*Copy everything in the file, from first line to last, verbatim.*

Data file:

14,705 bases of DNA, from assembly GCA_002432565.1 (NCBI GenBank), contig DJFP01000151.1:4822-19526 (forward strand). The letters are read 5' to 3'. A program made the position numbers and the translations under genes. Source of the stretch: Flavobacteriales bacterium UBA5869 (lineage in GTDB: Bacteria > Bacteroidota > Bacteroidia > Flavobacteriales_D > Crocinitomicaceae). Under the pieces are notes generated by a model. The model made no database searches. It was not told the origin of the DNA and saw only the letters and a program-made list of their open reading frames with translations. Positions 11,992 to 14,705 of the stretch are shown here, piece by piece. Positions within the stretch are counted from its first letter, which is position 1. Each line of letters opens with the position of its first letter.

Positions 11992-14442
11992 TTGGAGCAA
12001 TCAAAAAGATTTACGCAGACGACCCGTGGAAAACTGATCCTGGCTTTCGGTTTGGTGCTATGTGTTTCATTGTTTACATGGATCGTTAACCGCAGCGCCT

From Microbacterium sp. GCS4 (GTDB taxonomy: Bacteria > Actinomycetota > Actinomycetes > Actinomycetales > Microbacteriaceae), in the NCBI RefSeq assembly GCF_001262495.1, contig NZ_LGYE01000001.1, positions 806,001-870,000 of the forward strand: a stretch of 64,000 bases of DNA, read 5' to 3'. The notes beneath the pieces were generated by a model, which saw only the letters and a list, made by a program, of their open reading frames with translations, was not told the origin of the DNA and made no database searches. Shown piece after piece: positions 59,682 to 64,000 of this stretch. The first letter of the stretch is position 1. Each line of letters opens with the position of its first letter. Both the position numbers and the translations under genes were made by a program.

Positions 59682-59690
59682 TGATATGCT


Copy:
14,705 bases of DNA, from assembly GCA_002432565.1 (NCBI GenBank), contig DJFP01000151.1:4822-19526 (forward strand). The letters are read 5' to 3'. A program made the position numbers and the translations under genes. Source of the stretch: Flavobacteriales bacterium UBA5869 (lineage in GTDB: Bacteria > Bacteroidota > Bacteroidia > Flavobacteriales_D > Crocinitomicaceae). Under the pieces are notes generated by a model. The model made no database searches. It was not told the origin of the DNA and saw only the letters and a program-made list of their open reading frames with translations. Positions 11,992 to 14,705 of the stretch are shown here, piece by piece. Positions within the stretch are counted from its first letter, which is position 1. Each line of letters opens with the position of its first letter.

Positions 11992-14442
11992 TTGGAGCAA
12001 TCAAAAAGATTTACGCAGACGACCCGTGGAAAACTGATCCTGGCTTTCGGTTTGGTGCTATGTGTTTCATTGTTTACATGGATCGTTAACCGCAGCGCCT

From Microbacterium sp. GCS4 (GTDB taxonomy: Bacteria > Actinomycetota > Actinomycetes > Actinomycetales > Microbacteriaceae), in the NCBI RefSeq assembly GCF_001262495.1, contig NZ_LGYE01000001.1, positions 806,001-870,000 of the forward strand: a stretch of 64,000 bases of DNA, read 5' to 3'. The notes beneath the pieces were generated by a model, which saw only the letters and a list, made by a program, of their open reading frames with translations, was not told the origin of the DNA and made no database searches. Shown piece after piece: positions 59,682 to 64,000 of this stretch. The first letter of the stretch is position 1. Each line of letters opens with the position of its first letter. Both the position numbers and the translations under genes were made by a program.

Positions 59682-59690
59682 TGATATGCT